Tuesday, October 18, 2011

A Valuable Lesson in Losing

This year, my son's football team is "winning challenged".  We have played six games and lost every one.

Some we have lost by a landslide.  Some we have lost in a down to the wire dogfight.  Regardless, we have lost every game.

The boys are good kids.  They work hard.  Despite their less than desirable record they still show up to practice eight hours each week.

We have a variety of athletes on our team.  Some are fast.  Some are strong.  Some have a good arm and some have a good understanding of the game.  There are even some who still don't know exactly what is going on, but they still show up.
Watching your child lose every game is no walk in the park.  The parents, players and coaches are all frustrated.  There are many opinions as to why we are losing, and everyone thinks they have the answer.

But this week I had an Oprah "Ah Ha!" moment.  What matters most was suddenly crystal clear.

We may be losing, but we need to focus on what is important.  Despite our record, each player is valued.  As long as the players show up and put their heart in, they deserve to play in the games.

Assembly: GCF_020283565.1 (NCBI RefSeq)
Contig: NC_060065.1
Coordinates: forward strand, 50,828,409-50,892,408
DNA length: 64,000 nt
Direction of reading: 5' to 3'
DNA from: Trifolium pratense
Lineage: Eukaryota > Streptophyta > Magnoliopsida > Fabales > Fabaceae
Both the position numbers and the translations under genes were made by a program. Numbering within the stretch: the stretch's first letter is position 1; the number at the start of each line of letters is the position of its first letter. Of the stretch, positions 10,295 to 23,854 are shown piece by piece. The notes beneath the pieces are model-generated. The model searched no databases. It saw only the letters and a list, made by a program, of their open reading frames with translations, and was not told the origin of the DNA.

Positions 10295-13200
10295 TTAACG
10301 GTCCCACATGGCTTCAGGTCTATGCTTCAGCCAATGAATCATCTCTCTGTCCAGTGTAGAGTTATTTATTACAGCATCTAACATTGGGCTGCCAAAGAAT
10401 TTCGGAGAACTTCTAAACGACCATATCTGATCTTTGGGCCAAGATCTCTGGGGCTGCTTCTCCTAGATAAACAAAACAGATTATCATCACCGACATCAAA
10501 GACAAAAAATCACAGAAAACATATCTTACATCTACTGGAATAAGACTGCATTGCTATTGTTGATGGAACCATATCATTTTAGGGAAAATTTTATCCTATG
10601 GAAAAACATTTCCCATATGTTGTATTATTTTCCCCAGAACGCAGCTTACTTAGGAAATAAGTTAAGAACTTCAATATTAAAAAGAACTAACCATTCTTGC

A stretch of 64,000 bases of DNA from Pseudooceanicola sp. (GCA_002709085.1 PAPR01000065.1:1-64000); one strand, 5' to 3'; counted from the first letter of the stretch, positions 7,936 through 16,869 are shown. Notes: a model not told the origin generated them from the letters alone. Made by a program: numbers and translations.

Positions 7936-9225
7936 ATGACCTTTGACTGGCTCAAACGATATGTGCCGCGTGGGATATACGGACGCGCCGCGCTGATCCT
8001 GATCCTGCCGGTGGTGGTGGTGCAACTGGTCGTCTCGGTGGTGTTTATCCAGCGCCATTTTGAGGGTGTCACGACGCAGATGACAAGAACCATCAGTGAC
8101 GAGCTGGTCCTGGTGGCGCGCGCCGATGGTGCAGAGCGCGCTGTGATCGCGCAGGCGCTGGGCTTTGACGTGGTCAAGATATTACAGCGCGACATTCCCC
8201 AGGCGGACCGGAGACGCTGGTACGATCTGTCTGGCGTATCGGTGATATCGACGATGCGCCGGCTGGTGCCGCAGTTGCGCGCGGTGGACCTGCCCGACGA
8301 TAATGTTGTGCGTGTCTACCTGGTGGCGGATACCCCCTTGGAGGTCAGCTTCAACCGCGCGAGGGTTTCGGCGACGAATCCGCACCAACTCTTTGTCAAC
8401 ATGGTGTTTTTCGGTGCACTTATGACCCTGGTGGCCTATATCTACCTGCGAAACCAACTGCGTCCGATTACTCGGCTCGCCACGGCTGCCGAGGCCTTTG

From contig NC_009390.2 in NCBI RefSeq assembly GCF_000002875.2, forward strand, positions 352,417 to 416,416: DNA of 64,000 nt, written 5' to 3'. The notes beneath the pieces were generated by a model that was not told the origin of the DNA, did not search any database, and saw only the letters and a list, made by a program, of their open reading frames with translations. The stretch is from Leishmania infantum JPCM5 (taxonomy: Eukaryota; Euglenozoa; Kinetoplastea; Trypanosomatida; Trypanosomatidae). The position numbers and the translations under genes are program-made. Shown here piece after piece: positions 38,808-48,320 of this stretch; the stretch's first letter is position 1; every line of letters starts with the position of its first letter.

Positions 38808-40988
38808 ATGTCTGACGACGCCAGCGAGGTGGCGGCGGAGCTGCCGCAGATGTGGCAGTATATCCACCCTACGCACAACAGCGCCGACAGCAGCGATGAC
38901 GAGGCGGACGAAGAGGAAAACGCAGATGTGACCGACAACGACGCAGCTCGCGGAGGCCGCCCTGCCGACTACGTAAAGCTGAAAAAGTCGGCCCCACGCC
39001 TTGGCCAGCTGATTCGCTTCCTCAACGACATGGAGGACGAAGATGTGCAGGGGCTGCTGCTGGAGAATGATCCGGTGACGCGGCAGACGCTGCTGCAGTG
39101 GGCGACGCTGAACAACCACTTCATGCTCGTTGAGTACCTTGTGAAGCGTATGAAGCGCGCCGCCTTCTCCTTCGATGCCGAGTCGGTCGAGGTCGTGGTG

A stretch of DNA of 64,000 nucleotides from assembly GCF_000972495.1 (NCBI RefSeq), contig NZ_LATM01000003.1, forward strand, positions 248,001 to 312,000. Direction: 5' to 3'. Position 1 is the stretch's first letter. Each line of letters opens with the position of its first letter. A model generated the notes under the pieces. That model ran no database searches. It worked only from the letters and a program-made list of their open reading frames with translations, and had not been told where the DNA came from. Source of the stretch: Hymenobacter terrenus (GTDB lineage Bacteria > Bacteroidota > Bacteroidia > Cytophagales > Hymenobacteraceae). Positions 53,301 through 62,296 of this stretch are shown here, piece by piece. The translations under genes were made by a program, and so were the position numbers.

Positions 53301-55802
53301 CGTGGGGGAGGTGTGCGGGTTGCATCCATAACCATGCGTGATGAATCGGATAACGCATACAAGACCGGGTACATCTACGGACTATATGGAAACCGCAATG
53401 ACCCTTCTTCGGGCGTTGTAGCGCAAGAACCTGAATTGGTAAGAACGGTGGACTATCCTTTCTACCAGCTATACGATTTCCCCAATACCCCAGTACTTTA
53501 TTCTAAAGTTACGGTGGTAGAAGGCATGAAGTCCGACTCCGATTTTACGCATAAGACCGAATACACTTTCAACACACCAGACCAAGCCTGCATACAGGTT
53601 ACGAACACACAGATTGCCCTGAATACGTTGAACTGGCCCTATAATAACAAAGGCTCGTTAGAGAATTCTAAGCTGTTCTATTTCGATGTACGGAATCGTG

They are part of the team. 

Every game, the coaches make certain all twenty six players have time on the field.  Rather than field the best eleven and have most of those boys play both ways (sport talk for offense and defense), they rotate the boys in.  Our team doesn't have 14 kids playing 95% of the game and 12 kids playing 5% of the game.

Many teams don't share that system of play. 

Foul language is not permitted and the players are expected to be respectful.  The boys don't bully and they don't blame each other for a loss.

We have kids on the team who get out on the field and are confused.  They line up in the wrong position.  Those boys have teammates who move them where they need to be.

This is because their coaches told them who needs the help.

There is something to be said for coaches who value the kids on their team.  There are many coaching mentalities, and the best come with putting the players first. When players are valued by their coaches, they are also valued by each other.  They learn by example.

I wish all parents had this same experience for their munchkins. 

Every team represents their town, their families and themselves.  A winning record might be good on paper, but character is what wins in the long run.  And if winning games is our biggest challenge, than I would say we have it easy.

Our team has already won where it matters.

1 comment:

  1. Well said! Great post....every coach & parent(no matter what sport) should feel that way!


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